When Revocation's David Davidson told me about his band's upcoming album Chaos of Forms back in 2011, the guitarist/vocalist was pretty excited about using his past experience with horn and big band arrangements to compose a horn section for "The Watchers". Between that and his focus on jazz while at the Berklee College of Music, it's no surprise that the genre provides the theme for his playlist. Once you're done checking out his picks, pick up a copy of Bostonians' fifth full-length (and first for Metal Blade), Deathless, here. https://www.youtube.com/watch?v=o5rRjBIOUIc
Pat Martino's "Just Friends" (from 1967's El Hombre) My first real introduction to jazz was as a freshman in high school. My guitar teacher at the school was very ambitious and would bring in transcriptions of full solos to learn that we would have to play in unison. I remember when he brought in "Just Friends" to the classroom, I was very intimidated but determined to not let him down. My fellow classmates and I struggled through the piece, learning it bit by bit, and when the recital finally came we actually played it pretty well for a bunch of teenagers just learning how to swing. This tune will always be special for me because it takes me back to a very inspiring time that pushed my boundaries and opened my ears up to a completely new approach to the guitar.
Pat Metheny's "Solar" (from 1989's Question and Answer) "Question and Answer" is easily my favorite Metheny record and has a total dream team rhythm section featuring Dave Holland playing upright bass and Roy Haynes on drums. Pat's lines are incredibly fluid on "Solar" and he really goes off as his solo progresses, playing out with a keen sense of melodic sensibility and motivic development. The interaction between Holland and Haynes is also quite remarkable and their mastery of form keeps this uptempo tune flowing and on track.
Liberty Ellman's "Ophiuchus Butterfly" (from 2006's Ophiuchus Butterfly) I got turned on to this record a couple of years ago by a buddy of mine and it's been in heavy rotation ever since. The title track begins with an off-kilter melody that still maintains a killer groove. The tune then builds as contrapuntal lines between the guitar, saxophones and tuba interact and bounce off each other. As good as the album opener is, every tune on this record has its own personality, with each track maintaining harmonic complexity and interesting melodies. Ellman's unique compositional style shines throughout the record and is only elevated by the saxophone duo of Mark Shim and Steve Lehman, who each lay down absolutely crushing performances which elevate this album to an even higher plateau.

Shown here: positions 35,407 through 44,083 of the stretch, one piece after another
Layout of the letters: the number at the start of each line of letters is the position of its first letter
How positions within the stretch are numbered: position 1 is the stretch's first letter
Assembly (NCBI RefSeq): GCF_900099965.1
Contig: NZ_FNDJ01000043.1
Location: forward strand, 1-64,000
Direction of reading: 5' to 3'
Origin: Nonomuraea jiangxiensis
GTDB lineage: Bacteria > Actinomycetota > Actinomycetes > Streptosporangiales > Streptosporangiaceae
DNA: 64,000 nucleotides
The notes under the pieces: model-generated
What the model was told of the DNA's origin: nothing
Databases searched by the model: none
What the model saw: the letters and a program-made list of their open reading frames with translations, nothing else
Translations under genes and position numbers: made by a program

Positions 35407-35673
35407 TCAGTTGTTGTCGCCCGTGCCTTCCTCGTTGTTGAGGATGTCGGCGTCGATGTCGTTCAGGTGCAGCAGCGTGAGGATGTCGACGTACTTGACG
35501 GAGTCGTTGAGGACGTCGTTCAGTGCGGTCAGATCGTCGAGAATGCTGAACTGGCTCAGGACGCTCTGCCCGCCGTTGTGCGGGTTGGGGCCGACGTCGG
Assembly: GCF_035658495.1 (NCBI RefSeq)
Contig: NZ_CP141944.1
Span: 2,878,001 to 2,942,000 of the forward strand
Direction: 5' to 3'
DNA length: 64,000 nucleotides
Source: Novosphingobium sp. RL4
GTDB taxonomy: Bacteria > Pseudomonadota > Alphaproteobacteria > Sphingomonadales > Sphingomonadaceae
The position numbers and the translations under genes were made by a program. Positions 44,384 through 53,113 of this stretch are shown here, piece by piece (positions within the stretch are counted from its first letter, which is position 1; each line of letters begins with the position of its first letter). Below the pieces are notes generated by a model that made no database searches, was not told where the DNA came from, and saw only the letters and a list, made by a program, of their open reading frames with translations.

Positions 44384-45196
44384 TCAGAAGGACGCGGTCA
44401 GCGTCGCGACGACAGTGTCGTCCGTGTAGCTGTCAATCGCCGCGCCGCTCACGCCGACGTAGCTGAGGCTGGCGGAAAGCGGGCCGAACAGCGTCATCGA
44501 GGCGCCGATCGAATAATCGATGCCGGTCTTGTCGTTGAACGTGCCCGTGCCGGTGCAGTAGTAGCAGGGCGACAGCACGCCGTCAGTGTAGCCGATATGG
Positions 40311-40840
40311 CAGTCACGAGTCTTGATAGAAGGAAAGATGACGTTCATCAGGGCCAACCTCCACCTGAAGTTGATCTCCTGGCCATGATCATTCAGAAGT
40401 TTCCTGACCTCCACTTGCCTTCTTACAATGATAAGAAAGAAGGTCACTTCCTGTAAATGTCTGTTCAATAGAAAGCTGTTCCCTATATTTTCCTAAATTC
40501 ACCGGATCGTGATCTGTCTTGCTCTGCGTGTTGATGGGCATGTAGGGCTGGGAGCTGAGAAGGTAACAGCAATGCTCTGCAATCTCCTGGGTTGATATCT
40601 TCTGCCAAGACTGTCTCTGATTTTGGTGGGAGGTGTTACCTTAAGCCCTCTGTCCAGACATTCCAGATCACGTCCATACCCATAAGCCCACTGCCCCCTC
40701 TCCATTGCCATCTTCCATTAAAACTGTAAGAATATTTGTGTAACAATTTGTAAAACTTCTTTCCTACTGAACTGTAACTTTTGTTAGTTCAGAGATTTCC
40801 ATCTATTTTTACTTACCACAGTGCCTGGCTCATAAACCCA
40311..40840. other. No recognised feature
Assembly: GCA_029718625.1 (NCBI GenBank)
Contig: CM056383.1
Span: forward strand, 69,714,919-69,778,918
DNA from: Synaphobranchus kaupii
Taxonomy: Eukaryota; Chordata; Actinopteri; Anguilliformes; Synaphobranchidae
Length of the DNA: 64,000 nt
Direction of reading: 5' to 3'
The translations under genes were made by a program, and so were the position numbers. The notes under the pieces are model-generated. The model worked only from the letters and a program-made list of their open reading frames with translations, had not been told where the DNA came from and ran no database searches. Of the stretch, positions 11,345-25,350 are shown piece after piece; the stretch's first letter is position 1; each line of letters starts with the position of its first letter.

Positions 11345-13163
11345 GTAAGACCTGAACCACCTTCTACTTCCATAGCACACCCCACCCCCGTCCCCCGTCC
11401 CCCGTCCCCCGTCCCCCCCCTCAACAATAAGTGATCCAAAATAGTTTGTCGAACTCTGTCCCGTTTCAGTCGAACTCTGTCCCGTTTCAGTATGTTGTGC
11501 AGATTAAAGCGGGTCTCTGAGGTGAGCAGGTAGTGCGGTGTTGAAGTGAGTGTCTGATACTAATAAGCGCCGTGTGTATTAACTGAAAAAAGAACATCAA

Kurt Rosenwinkel Standards Trio's "Ask Me Now" (from 2009's Reflections) I'm a total sucker for chord melodies--there's something about taking a jazz standard and reimagining it in different ways that is so beautiful and intriguing to me. Kurt Rosenwinkel's rendition of the quintessential Thelonious Monk ballad "Ask Me Now" is played with a level of sophistication that few but Kurt are capable of. His chords are rich and harmonically complex, but he never loses sight of the melody. Kurt has proven himself to be one of the best guitarists in modern jazz and his thoughtful interpretation of this tune is a must listen for fans of classic standards played with pure class.
Anthony Braxton's "Countdown" (from 2003's 23 Standards (Quartet)) Anthony Braxton is one of the true geniuses of our time. He's a forward thinking composer, educator and improviser who's released over 100 albums since the '60s. On 23 Standards, Braxton is on fire, playing with a burning intensity that is truly awe inspiring. His performance of the uptempo Coltrane classic "Countdown" builds in ferocity as he blazes through the lightning fast changes. Guitarist Kevin O'Neil also delivers a jaw dropping performance on this track, utilizing eyebrow raising post bop lines and abrasive chords.
*Order a copy of Revocation's Deathless here.
**For past Decibrity entries, click here